MK: Now you’re onto the next challenge. Can you talk about your role at Citi? What are you tasked with inside of the organization?

AC: I didn’t know much about TTS before I actually started interviewing for this job. Citi is a really big 200-year-old franchise. We have relationships across the world, with regulators everywhere where we do banking — nobody else has that broad global scale. Today we move close to $4 trillion dollars a day of trade payments, cash management, [and] liquidity for some of our largest enterprise and corporate customers. That was a big number [and] I looked at it like, okay, so what does that mean? It means $1.5 quadrillion a year, and I don't know about you, but I've never done anything quadrillion in my life.

Today we move close to $4 trillion dollars a day of trade payments, cash management, and liquidity for some of our largest enterprise and corporate customers.


MK: As you look to partner with business and IT executive stakeholders inside your new role at Citi, how do you signal to your peers that transformation is a marathon and not a sprint?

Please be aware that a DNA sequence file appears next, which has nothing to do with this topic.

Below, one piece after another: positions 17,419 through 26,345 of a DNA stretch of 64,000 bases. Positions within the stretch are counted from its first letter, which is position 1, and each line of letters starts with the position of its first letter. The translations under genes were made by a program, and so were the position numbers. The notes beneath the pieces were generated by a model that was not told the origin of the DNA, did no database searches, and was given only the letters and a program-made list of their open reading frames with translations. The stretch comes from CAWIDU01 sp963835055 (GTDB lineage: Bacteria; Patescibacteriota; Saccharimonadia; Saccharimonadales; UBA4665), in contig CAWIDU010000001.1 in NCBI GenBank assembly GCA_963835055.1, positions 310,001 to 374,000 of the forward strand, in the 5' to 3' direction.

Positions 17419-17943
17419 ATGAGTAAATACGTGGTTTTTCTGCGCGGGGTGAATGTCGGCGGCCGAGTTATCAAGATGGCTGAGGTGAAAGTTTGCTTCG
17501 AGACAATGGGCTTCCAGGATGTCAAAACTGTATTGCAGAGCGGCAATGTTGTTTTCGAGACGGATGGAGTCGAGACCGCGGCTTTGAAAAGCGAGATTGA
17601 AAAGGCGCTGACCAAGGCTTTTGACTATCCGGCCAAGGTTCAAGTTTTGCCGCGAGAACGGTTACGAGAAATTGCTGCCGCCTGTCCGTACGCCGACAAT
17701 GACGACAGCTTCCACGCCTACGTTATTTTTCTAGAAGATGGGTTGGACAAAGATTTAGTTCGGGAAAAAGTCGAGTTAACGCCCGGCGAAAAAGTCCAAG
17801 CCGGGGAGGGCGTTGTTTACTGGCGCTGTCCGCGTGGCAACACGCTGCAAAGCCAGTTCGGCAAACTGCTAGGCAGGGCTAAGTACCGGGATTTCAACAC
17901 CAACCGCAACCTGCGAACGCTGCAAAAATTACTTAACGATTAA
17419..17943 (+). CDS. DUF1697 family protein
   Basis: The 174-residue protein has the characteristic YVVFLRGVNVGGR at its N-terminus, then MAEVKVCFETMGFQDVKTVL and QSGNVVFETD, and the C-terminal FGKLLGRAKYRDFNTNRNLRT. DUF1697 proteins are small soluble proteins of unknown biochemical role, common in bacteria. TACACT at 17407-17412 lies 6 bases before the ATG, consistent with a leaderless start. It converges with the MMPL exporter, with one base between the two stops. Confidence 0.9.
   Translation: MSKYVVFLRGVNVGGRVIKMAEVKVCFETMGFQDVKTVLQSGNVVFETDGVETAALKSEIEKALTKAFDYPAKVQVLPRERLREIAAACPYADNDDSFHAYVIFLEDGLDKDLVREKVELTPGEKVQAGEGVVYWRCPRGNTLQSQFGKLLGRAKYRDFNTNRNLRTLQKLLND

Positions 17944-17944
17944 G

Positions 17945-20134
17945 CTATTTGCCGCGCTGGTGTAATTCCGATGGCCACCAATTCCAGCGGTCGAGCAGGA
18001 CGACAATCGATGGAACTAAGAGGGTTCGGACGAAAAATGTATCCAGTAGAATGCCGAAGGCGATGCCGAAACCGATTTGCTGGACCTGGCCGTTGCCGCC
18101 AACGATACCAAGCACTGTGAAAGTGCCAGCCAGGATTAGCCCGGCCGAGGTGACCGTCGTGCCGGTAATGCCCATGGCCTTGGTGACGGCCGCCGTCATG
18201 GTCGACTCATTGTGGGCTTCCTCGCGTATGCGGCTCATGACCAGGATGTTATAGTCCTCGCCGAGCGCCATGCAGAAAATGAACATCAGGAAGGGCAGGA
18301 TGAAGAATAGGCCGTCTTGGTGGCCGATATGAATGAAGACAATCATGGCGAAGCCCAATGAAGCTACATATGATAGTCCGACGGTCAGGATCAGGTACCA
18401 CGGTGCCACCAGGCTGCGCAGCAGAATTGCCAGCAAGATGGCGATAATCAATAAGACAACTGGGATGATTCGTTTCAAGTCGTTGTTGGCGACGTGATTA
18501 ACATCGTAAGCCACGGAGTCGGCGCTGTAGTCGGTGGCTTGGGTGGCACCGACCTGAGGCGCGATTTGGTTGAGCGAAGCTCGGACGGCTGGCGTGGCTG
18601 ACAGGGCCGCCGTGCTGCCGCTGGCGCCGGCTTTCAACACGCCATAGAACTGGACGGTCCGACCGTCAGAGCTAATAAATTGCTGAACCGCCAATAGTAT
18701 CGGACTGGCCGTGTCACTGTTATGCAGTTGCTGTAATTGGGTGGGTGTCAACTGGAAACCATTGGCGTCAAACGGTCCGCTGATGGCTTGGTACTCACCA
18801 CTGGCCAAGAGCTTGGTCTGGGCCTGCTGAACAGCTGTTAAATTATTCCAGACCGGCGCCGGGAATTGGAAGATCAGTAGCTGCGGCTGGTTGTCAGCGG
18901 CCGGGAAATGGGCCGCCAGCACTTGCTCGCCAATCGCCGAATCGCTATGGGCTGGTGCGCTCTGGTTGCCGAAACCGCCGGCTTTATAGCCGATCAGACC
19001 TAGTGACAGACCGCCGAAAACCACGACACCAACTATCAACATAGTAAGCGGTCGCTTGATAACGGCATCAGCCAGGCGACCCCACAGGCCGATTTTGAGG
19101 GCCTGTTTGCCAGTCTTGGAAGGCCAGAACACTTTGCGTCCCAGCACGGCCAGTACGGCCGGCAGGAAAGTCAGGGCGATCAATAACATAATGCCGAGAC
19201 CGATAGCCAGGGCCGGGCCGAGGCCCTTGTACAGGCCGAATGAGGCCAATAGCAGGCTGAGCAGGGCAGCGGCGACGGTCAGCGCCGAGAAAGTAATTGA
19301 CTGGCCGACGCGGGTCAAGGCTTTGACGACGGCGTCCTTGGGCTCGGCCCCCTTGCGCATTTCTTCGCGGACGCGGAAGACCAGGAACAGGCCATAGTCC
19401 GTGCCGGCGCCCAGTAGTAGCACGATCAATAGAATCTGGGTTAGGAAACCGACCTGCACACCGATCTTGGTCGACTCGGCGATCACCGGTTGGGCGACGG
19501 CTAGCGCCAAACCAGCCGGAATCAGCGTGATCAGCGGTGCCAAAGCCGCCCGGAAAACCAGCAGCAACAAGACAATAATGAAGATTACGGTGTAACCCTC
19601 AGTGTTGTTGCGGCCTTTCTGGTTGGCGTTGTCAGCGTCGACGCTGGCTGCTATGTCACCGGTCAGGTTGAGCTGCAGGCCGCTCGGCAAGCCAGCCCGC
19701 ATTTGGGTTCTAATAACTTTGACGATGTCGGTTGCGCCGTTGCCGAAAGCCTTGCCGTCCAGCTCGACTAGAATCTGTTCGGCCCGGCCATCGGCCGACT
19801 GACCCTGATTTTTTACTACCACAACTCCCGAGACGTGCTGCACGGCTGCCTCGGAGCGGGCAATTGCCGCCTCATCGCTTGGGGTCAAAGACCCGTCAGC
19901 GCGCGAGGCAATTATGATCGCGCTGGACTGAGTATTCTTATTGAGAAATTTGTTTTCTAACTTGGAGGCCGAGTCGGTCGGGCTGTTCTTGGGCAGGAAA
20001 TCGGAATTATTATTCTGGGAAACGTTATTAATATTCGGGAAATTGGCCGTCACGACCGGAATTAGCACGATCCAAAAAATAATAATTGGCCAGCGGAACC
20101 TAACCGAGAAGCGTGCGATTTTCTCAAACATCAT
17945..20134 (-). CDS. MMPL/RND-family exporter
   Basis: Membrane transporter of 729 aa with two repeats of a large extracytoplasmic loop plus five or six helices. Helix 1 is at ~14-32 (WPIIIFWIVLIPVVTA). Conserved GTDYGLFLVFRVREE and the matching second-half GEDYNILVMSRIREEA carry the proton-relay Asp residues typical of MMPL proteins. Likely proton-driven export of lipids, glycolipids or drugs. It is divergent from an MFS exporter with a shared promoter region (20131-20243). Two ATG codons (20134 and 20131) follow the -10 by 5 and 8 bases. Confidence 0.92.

AC: I think the technology executive's job is about how to take legacy applications from where they are today to their end state. It's about the steps in the evolution versus the end state. A big part of that is working with the business and helping them understand. Rightfully so, these folks are focused on the products that they are building and understanding their markets really well. They do not have the time to focus on the constantly evolving technology landscape.

It's about the steps in the evolution versus the end state.

So we began this journey together and I’ve spent [the past] three and a half months focusing on doing deep dives with the business and really understanding the people, process, and technology. As a part of that, we came up with a multi-pronged approach of what we will do, one [of which] is a complete move to scaled agile framework (SAFe).

MK: What does that look like? How many teams?

AC: 60 scrum teams. For those who [have] worked at banks, everything is this big. It's always tens of thousands of engineers. I mean would Amazon implement scaled agile framework? Probably not. But, this is the right next step for us. We have a high dependency set of applications. It's the right next step for us when you're going from monolith to microservices.

Second — and we had a similar problem at Mastercard — is moving from a large monolith to microservices and doing it the right way. [It’s a] domain-driven architectural mindset from the start. It's very important to get this right early. The design part, it's a little harder to go and change once you've defined what your microservices and what your domains are.